I’m barely an hour into Sherlock Holmes‘ first case in The Devil’s Daughter – “Prey Tell” – in which Holmes is tasked with finding a young boy named Tom’s missing father. I’m starting to wonder whether this is a Sherlock Holmes game or a Victorian-themed Inspector Gadget.
Though Holmes eventually gets all the credit for solving the case, it seemed to me that it was the hard work of a child and a dog that made most of the major breakthroughs, which doesn’t really say much for the greatest detective of all time. First, Holmes sends a street urchin to follow a suspicious character who nearly suffocates in a chimney stack mid-chase, such are the ludicrous presumed perils of Victorian England. Then, Holmes instructs his faithful hound, Toby, to sniff out the last known whereabouts of the missing man rather than just do it himself. After this, he finally put all the pieces together…and completely cocked up the case.
Okay, so maybe “my” version of Sherlock Holmes is more akin to Inspector Gadget. There wasn’t a single time I had to interrogate or profile another character, or make a snap decision, that I didn’t bungle in some way. It hurts to say it, but I am not the world’s greatest detective.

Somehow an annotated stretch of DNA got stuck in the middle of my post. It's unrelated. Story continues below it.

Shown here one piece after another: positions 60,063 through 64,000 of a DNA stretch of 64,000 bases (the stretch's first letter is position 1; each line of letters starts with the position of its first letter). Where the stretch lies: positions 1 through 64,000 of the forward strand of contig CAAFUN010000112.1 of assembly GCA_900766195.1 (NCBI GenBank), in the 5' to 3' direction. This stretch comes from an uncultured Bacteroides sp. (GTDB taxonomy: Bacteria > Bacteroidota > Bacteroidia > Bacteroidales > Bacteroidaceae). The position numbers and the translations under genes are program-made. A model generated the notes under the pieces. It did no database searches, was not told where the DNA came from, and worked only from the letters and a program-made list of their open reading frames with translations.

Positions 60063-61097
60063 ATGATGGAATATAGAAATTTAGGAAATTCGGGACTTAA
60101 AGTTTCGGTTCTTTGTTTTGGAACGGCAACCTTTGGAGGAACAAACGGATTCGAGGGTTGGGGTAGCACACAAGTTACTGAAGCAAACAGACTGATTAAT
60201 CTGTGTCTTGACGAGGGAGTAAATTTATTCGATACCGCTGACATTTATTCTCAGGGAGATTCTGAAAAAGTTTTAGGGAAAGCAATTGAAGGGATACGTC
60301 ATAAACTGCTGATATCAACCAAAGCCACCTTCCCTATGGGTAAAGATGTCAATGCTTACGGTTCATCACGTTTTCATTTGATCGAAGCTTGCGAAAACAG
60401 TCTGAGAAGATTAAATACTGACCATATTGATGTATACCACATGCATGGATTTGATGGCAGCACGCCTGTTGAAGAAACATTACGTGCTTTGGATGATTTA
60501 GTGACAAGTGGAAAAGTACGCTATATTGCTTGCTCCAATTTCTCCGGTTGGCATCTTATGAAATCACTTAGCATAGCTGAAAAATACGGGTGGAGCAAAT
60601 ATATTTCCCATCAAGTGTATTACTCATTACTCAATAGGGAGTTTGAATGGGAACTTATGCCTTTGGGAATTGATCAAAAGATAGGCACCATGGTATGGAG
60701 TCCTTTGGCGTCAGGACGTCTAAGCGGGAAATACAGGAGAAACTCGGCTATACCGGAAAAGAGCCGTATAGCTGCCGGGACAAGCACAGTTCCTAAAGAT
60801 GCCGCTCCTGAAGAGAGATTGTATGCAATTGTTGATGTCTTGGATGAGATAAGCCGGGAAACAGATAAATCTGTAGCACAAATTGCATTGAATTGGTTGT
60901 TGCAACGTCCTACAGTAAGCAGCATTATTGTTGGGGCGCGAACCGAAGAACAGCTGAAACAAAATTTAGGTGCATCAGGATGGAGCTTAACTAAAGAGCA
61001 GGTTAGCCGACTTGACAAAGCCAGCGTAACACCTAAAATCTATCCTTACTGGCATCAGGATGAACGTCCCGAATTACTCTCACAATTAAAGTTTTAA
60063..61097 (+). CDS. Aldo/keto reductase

Sherlock Holmes: The Devil’s Daughter offers a number of different playstyles, mini games, and different playable characters, as well as a good dose of sleuthing from Sherlock and Watson. Though it could easily have been a disaster, Frogwares have managed to meld all of these disparate parts together to form an engaging and highly enjoyable adventure that retains the feel of Conan Doyle’s classic tales while successfully presenting their own interesting take on the character.